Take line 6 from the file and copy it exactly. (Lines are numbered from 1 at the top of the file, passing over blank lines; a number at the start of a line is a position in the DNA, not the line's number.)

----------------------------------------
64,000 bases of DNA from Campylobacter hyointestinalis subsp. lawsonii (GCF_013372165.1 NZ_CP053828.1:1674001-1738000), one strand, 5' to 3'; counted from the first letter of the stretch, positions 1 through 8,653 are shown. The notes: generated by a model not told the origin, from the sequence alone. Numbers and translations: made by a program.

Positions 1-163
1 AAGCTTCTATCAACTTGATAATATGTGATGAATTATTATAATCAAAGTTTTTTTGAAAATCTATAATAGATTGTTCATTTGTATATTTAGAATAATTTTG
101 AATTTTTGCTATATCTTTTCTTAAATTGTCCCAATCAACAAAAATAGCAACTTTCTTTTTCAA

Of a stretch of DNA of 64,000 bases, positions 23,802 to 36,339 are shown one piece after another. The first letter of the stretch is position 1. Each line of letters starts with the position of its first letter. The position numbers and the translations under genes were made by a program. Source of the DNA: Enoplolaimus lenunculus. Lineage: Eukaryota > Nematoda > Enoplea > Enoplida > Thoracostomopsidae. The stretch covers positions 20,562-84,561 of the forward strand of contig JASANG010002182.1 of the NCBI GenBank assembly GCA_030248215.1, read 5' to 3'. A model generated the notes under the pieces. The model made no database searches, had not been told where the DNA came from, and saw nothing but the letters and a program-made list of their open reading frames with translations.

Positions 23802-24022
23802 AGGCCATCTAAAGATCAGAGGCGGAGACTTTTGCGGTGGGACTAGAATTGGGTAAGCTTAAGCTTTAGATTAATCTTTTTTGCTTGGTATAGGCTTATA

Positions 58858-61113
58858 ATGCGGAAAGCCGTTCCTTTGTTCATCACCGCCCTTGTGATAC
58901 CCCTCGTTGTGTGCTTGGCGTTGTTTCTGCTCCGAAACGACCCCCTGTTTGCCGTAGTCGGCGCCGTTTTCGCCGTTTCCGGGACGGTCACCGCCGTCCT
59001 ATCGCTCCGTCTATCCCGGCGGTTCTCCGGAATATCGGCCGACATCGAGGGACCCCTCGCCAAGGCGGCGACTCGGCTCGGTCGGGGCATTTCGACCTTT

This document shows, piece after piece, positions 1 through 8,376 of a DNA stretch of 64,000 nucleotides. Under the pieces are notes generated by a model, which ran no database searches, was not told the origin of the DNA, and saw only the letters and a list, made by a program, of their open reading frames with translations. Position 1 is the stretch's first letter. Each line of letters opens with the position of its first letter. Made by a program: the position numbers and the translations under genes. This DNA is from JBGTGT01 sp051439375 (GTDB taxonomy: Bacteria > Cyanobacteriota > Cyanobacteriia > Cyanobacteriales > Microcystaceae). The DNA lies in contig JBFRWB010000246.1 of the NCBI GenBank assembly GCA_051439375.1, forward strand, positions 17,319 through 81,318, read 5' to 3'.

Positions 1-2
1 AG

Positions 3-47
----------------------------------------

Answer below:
Positions 23802-24022